An assessor’s report into the affairs of the University of Fort Hare has revealed how some people use the institution as a “cash cow”, while students have inadequate learning facilities and also stay in dilapidated student residences.
“There are disturbing signs of a widespread belief that the university is a kind of cash cow which everyone is entitled to milk for personal benefit. The problem is not only that this may happen outside of rules and policies. The problem is also that some of the rules and policies are quite generous in distributing university largesse,” reads the report, which was gazetted by Higher Education, Science and Technology Minister Blade Nzimande last week.
In July, Nzimande appointed Professors Chris Brink and Louis Molamu as independent assessors at the institution; and their mandate was to investigate governance issues which led to former minister Naledi Pandor appointing former Wits University vice-chancellor Professor Loyiso Nongxa as an administrator. This was after the former council had removed vice-chancellor Professor Sakhela Buhlungu in a meeting that did not meet the quorum. Nongxa now runs the functions of the council.
Brink and Molamu also had to investigate policies and procedures pertaining to financial management, supply chain management and any specific allegations of financial irregularity, and administrative issues — among other things.
Some of the things the report flagged as problematic, particularly for a university that is facing financial challenges, included how senior staff — starting from deans — are supplied with fully-serviced car with unlimited fuel to move between the Alice and East London campuses. The report said in principle it made sense that senior staff was provided with cars as they would end up claiming for mileage if they used their cars for work purposes.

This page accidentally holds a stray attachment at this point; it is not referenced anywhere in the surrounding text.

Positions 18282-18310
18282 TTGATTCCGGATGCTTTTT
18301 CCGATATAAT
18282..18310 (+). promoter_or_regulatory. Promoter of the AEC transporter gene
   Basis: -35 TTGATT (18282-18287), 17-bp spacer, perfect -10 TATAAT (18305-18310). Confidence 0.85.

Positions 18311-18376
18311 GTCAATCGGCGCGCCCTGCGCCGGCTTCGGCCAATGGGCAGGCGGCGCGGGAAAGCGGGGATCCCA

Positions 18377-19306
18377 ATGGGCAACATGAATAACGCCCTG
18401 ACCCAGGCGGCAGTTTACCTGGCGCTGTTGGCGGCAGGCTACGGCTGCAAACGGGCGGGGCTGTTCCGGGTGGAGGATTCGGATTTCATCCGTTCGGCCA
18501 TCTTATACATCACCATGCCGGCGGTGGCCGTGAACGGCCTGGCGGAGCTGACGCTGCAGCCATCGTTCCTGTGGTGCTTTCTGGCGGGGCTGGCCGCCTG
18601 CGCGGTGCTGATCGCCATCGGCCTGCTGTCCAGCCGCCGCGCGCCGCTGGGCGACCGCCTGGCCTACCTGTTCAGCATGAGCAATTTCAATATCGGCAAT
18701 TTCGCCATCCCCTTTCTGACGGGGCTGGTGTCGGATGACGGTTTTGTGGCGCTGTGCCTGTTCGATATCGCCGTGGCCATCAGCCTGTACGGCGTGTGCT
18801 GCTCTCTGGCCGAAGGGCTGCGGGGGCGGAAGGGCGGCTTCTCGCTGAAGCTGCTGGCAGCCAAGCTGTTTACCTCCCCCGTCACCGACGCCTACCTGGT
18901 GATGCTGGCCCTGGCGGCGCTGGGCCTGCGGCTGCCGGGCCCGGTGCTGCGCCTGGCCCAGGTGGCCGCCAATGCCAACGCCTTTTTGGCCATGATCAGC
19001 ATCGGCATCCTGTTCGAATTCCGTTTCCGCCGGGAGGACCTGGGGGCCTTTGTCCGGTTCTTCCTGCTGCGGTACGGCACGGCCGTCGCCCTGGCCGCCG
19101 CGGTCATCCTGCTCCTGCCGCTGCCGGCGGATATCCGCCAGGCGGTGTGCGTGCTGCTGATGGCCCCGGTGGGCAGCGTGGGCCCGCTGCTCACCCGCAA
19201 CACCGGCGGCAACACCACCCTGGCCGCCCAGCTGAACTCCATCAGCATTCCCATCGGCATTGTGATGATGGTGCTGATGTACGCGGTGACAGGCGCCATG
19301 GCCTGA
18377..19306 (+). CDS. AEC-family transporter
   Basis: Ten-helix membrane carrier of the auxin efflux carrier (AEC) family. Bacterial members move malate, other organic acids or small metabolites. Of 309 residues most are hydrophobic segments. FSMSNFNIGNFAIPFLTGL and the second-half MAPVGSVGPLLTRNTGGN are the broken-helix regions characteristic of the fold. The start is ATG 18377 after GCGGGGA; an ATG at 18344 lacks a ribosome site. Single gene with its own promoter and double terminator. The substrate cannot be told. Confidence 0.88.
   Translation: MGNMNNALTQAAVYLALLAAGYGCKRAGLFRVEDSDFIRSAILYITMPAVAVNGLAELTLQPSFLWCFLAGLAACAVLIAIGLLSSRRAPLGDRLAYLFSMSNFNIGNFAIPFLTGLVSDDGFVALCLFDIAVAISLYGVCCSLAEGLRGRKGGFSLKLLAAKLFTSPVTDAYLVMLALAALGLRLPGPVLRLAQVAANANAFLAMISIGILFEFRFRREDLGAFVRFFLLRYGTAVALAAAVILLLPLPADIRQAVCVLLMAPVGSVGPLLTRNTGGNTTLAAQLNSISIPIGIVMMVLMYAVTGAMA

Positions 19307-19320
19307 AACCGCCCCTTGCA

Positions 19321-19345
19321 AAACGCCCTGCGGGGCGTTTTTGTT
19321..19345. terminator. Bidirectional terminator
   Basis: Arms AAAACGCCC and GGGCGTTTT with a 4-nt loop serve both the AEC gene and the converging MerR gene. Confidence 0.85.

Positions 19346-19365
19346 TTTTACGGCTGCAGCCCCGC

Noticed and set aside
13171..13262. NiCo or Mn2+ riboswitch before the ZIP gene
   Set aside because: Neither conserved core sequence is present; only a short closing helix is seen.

But it then said: “For a university with such financial challenges as UFH, it seems very generous to allow senior staff to use university-purchased cars for private purposes, with no limit on use and all expenses paid. We were given a list of 19 vehicles assigned to senior staff in this manner, including 5 Mercedes Benzes and a Jaguar.”
The report also said students spoke about “long-term frustrations” of poor teaching facilities and inadequate accommodation both in East London and in Alice.
“Some of what we saw is shocking … In the residences we saw students living four to a room meant for two, with two of them sleeping on mattresses on the floor, in old prefab buildings. This takes place under university auspices, with the students paying full fees for accommodation.”
The report revealed that there are more students than its facilities can cope with, and this leads to students having to sit on the floor or in the aisles of a lecture room — because the chairs are broken or the lecturer halls are overcrowded.
The report also said that the Alice and East London campuses are in a state of decay and have been neglected.
“The campus is littered with old and broken pieces of furniture [chairs, beds, mattresses] which have clearly been standing or lying around gathering dust for years. Nobody seems to care, or to do anything about it,” reads the report.
“Particularly in Alice, there is litter all over campus, but no rubbish bins. In East London, where many students walk quite a long distance to lectures, there is exactly one outside tap where students can drink water, otherwise they have to source drinking water in the 15 toilets.”
Some of the recommendations made in the report include that after Nongxa’s term has ended as an administrator, the university must be subject to increased and regular scrutiny by the department of higher education for a further period of three years — if necessary.
It also called for Nzimande to consider recruiting and appointing a new chair of council through the department, instead of that person being elected by the new council members from amongst themselves.